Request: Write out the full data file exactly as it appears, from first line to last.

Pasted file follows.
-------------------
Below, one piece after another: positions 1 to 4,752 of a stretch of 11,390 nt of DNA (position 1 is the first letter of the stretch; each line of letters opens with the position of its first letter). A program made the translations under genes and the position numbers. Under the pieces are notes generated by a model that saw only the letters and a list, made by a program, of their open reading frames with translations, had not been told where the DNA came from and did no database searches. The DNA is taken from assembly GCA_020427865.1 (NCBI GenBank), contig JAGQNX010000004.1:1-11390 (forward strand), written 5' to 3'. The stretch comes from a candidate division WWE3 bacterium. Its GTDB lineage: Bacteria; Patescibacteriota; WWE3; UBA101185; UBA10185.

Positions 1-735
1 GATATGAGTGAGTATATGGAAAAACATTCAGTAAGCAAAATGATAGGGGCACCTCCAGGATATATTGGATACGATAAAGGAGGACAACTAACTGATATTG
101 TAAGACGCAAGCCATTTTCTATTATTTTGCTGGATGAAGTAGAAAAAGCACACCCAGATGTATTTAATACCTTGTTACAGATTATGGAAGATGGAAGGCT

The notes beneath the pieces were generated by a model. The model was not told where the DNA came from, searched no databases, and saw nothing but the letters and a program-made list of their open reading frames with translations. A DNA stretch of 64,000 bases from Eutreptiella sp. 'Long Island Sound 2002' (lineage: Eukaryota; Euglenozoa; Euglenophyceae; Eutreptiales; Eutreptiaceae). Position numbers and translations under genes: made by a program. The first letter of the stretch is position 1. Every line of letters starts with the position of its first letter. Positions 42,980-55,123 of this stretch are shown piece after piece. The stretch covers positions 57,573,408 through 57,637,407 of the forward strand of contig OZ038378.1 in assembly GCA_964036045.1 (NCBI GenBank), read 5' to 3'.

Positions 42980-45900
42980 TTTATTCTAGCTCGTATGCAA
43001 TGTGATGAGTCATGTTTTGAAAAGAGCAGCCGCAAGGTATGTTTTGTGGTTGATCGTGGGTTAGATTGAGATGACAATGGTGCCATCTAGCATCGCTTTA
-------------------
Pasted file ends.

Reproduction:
Below, one piece after another: positions 1 to 4,752 of a stretch of 11,390 nt of DNA (position 1 is the first letter of the stretch; each line of letters opens with the position of its first letter). A program made the translations under genes and the position numbers. Under the pieces are notes generated by a model that saw only the letters and a list, made by a program, of their open reading frames with translations, had not been told where the DNA came from and did no database searches. The DNA is taken from assembly GCA_020427865.1 (NCBI GenBank), contig JAGQNX010000004.1:1-11390 (forward strand), written 5' to 3'. The stretch comes from a candidate division WWE3 bacterium. Its GTDB lineage: Bacteria; Patescibacteriota; WWE3; UBA101185; UBA10185.

Positions 1-735
1 GATATGAGTGAGTATATGGAAAAACATTCAGTAAGCAAAATGATAGGGGCACCTCCAGGATATATTGGATACGATAAAGGAGGACAACTAACTGATATTG
101 TAAGACGCAAGCCATTTTCTATTATTTTGCTGGATGAAGTAGAAAAAGCACACCCAGATGTATTTAATACCTTGTTACAGATTATGGAAGATGGAAGGCT

The notes beneath the pieces were generated by a model. The model was not told where the DNA came from, searched no databases, and saw nothing but the letters and a program-made list of their open reading frames with translations. A DNA stretch of 64,000 bases from Eutreptiella sp. 'Long Island Sound 2002' (lineage: Eukaryota; Euglenozoa; Euglenophyceae; Eutreptiales; Eutreptiaceae). Position numbers and translations under genes: made by a program. The first letter of the stretch is position 1. Every line of letters starts with the position of its first letter. Positions 42,980-55,123 of this stretch are shown piece after piece. The stretch covers positions 57,573,408 through 57,637,407 of the forward strand of contig OZ038378.1 in assembly GCA_964036045.1 (NCBI GenBank), read 5' to 3'.

Positions 42980-45900
42980 TTTATTCTAGCTCGTATGCAA
43001 TGTGATGAGTCATGTTTTGAAAAGAGCAGCCGCAAGGTATGTTTTGTGGTTGATCGTGGGTTAGATTGAGATGACAATGGTGCCATCTAGCATCGCTTTA